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Where Taxpayers and Advisers Meet

tax implications on sale of grandmothers house

Joined:Thu Sep 23, 2021 5:52 pm
tax implications on sale of grandmothers house

Postby matchless » Thu Sep 23, 2021 6:25 pm

My grandmother died in January 1982. My mother, now almost 89, is the eldest of her three children. She had a sister and a brother, my aunt and uncle.

At the time of my grandmother's death my aunt was unmarried and still living at home. My mother and my uncle were no longer living at home.

My grandmother left the house in trust with the two partners in a local firm of solicitors for my aunt to live in while she remained single, and then eventually to be sold and the proceeds to be divided equally between my mother, my aunt and my uncle.

The three siblings never legally owned the house. In January 1982 the house was valued at £22,500.

My uncle very quickly put pressure on my aunt to buy out his 1/3 interest in the house and give him the value. She did so over a period of a couple of years and he received £7500.

A variation of the Deed of Trust was prepared by the solicitors so that on the eventual sale of the house my aunt would receive two thirds of the proceeds and my mother one third.

My aunt never married and continued to live in the house until shortly before her death in May this year, aged 84.

The house is now valued at £500,000, so after legal and other expenses, my mother's share will be say around £160,000, with around £320,000 due to my aunt's estate.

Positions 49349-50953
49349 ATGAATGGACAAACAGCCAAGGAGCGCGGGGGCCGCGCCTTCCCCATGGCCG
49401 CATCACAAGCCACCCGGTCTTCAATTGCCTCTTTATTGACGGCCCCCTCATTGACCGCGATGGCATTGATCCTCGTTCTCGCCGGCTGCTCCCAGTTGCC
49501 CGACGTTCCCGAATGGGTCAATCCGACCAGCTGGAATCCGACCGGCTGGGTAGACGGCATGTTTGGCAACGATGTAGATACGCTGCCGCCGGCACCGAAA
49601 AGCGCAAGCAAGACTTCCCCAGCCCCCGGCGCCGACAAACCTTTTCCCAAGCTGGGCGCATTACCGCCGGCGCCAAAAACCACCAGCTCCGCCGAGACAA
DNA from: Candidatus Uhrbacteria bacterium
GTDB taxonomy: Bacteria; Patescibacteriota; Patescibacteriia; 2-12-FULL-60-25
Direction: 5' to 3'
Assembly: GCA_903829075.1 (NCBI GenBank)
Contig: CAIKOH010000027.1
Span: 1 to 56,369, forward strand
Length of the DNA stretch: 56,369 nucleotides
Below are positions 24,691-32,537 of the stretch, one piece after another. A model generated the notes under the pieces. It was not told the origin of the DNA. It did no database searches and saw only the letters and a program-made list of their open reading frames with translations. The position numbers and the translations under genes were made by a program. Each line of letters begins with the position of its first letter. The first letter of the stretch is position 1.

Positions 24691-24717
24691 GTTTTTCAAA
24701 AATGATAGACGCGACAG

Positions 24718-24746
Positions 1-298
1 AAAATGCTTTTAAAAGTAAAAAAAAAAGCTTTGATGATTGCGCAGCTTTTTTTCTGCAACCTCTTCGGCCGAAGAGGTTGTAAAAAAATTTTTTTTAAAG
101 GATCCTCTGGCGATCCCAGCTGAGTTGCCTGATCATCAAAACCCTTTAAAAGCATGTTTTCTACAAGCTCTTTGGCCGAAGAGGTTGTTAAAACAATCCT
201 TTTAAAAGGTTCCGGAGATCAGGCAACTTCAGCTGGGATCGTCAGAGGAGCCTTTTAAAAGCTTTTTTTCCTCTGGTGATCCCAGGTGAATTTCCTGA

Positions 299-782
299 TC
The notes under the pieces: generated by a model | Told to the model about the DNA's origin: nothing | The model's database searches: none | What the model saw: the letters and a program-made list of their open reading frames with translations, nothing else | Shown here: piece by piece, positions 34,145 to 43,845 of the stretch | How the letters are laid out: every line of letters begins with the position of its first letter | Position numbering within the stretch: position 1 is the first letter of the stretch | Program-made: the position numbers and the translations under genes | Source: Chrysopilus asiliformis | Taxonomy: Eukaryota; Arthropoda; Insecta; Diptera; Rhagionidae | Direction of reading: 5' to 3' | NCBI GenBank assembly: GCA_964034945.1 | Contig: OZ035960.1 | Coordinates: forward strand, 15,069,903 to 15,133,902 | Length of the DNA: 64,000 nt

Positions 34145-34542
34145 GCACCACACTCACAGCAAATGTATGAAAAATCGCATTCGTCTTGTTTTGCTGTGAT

Is there a potential liability for Capital Gains Tax for my mother and or my aunt's estate from the increase in value of the house over the last 39 years?

My mother was prevented from receiving her inheritance any sooner, by the terms of my grandmother's will, and while the house was my aunt's principal residence, she never owned it. Neither of them was ever the legal owner of the house.

My aunt also has cash assets approaching £100,000, taking the value of her estate to over £400,000. How much exemption from inheritance tax can we claim? The government website states

"If you own your home (or a share in it) your tax free threshold can increase to £500,000 if:
you leave it to your children....or grandchildren (not applicable in this case)
your estate is worth less than £2 million"
Are these conditions "and" or "or"? It is not clear, but my aunt was not the legal owner of the house......

Joined:Thu Sep 23, 2021 5:52 pm

Re: tax implications on sale of grandmothers house

Postby matchless » Mon Sep 27, 2021 9:10 am

Have I posted this in the wrong section?

Joined:Sat Feb 01, 2014 3:26 pm

Re: tax implications on sale of grandmothers house

Postby bd6759 » Mon Sep 27, 2021 4:27 pm

If the house was held in trust, the trustees will be liable to CGT.

However, residence relief can apply to trustees if the property was occupied as the main residence of a beneficiary (your Aunt). So the gain is likely to be exempt from CGT.

Your Aunt’s IHT is likely to be based on the whole value of the house.

Return to “Capital Gains Tax, CGT”